The Song of Roland

The Song of Roland Cover

The Song of Roland

By W. S. Merwin; W. S. Merwin (Translator)

Modern Library, Paperback, 9780375757112, 160pp.

Publication Date: February 13, 2001


A contemporary prose rendering of the great medieval French epic, The Song of Roland is as canonical and significant as the Anglo-Saxon Beowulf. It extols the chivalric ideals in the France of Charlemagne through the exploits of Charlemagne's nephew, the warrior Roland, who fights bravely to his death in a legendary battle. Against the bloody backdrop of the struggle between Christianity and Islam, The Song of Roland remains a vivid portrayal of medieval life, knightly adventure, and feudal politics. The first great literary works of a culture are its epic chronicles, those that create simple hero-figures about whom the imagination of a nation can crystallize, observed V. S. Pritchett.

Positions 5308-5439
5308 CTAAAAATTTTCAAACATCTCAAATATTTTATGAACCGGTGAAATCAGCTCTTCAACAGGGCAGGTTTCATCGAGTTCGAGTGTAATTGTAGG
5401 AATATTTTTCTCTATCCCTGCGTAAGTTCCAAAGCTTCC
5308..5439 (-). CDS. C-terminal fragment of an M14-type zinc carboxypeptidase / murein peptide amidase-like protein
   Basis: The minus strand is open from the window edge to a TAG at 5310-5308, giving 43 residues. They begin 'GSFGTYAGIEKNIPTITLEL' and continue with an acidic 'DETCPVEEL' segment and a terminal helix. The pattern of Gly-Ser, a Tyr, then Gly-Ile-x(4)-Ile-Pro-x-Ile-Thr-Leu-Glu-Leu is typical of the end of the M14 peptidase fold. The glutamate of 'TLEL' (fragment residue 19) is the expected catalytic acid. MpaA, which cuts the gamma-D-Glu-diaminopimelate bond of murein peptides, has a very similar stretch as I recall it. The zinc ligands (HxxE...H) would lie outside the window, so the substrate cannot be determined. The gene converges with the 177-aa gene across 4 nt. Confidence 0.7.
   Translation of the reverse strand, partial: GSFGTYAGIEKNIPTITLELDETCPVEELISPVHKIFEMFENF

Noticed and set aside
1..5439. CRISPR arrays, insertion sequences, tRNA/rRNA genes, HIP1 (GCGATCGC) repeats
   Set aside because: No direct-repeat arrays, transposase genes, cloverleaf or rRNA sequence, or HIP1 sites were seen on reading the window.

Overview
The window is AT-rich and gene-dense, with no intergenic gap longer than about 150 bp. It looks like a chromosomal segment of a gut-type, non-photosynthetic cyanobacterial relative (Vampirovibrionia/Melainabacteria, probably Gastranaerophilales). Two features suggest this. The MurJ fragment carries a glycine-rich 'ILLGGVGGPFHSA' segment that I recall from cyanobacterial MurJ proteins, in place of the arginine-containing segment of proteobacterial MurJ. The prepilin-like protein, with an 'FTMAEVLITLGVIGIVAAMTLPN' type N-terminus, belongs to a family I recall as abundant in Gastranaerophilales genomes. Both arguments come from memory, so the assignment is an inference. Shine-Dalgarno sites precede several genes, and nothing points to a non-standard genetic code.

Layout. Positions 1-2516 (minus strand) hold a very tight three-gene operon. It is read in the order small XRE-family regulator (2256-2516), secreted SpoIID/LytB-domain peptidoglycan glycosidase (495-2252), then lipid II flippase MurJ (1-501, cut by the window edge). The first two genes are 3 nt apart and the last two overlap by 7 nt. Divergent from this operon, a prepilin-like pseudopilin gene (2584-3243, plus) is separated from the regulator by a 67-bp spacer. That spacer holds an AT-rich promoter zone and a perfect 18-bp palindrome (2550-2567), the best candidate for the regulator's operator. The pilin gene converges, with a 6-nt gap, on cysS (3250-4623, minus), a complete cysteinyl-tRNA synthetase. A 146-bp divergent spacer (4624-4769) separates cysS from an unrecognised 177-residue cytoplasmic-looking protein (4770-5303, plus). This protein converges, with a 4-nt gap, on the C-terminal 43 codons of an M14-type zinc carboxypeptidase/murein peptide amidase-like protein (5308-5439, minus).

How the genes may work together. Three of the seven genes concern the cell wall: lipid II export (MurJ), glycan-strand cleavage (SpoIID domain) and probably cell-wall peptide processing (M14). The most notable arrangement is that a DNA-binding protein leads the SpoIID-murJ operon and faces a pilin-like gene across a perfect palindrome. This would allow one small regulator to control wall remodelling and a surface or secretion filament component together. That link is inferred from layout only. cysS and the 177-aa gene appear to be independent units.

The Song of Roland is animated by the crusading spirit and fortified by national and religious propaganda. This edition features W. S. Merwin's glowing, lyrical translation.

About the Author
W. S. Merwin was born in New York City in 1927 and grew up in Union

City, New Jersey, and in Scranton, Pennsylvania. From 1949 to 1951 he

worked as a tutor in France, Portugal, and Majorca. He has since lived in

many parts of the world, most recently on Maui in the Hawaiian Islands.

His many books of poems, prose, and translations are listed at the

beginning of this volume. He has been the recipient of many awards and

prizes, including the Fellowship of the Academy of American Poets (of

which he is now a Chancellor), the Pulitzer Prize in Poetry, and the

Bollingen Prize in Poetry; most recently he has received the Governor's

Award for Literature of the state of Hawaii, the Tanning Prize for mastery in

the art of poetry, a Lila Wallace-Reader's Digest Writers' Award, and the

Ruth Lilly Poetry Prize.

Praise For The Song of Roland

"The Song of Roland is not a chance assembly of popular tales: it is a deliberate and masterly work of art."